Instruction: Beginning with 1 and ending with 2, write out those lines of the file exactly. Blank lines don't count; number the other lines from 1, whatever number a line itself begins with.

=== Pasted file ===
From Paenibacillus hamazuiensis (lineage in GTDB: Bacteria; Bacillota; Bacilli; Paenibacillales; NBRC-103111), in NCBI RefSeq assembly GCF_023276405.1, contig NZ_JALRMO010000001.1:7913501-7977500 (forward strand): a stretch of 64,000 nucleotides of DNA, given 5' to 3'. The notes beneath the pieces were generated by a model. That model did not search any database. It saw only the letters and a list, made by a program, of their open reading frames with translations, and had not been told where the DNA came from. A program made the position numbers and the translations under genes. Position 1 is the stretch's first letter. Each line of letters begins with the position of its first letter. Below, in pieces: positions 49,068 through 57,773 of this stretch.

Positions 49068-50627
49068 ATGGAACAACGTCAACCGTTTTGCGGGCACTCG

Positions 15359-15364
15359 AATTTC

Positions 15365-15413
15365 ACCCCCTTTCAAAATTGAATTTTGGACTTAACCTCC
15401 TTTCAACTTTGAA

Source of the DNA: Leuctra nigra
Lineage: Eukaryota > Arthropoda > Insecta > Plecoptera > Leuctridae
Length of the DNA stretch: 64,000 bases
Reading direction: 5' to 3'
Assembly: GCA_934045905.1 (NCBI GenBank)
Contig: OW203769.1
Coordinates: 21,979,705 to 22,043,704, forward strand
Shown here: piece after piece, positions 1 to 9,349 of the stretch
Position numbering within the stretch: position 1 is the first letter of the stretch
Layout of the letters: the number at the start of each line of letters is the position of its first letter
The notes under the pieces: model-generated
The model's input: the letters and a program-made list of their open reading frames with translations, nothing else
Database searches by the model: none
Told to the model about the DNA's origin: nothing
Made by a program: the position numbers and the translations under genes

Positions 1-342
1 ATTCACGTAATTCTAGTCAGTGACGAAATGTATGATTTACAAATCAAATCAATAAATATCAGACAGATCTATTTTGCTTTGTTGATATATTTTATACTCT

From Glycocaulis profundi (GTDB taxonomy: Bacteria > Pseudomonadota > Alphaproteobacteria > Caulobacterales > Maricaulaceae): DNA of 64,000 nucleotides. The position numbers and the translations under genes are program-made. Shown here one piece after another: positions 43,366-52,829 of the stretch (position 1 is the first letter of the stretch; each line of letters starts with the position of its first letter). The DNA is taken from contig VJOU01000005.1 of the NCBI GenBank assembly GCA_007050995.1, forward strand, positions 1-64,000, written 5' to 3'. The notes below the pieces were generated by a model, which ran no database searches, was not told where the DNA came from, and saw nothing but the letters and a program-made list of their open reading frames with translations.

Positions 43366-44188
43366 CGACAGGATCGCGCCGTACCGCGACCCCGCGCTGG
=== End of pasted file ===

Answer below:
From Paenibacillus hamazuiensis (lineage in GTDB: Bacteria; Bacillota; Bacilli; Paenibacillales; NBRC-103111), in NCBI RefSeq assembly GCF_023276405.1, contig NZ_JALRMO010000001.1:7913501-7977500 (forward strand): a stretch of 64,000 nucleotides of DNA, given 5' to 3'. The notes beneath the pieces were generated by a model. That model did not search any database. It saw only the letters and a list, made by a program, of their open reading frames with translations, and had not been told where the DNA came from. A program made the position numbers and the translations under genes. Position 1 is the stretch's first letter. Each line of letters begins with the position of its first letter. Below, in pieces: positions 49,068 through 57,773 of this stretch.

Positions 49068-50627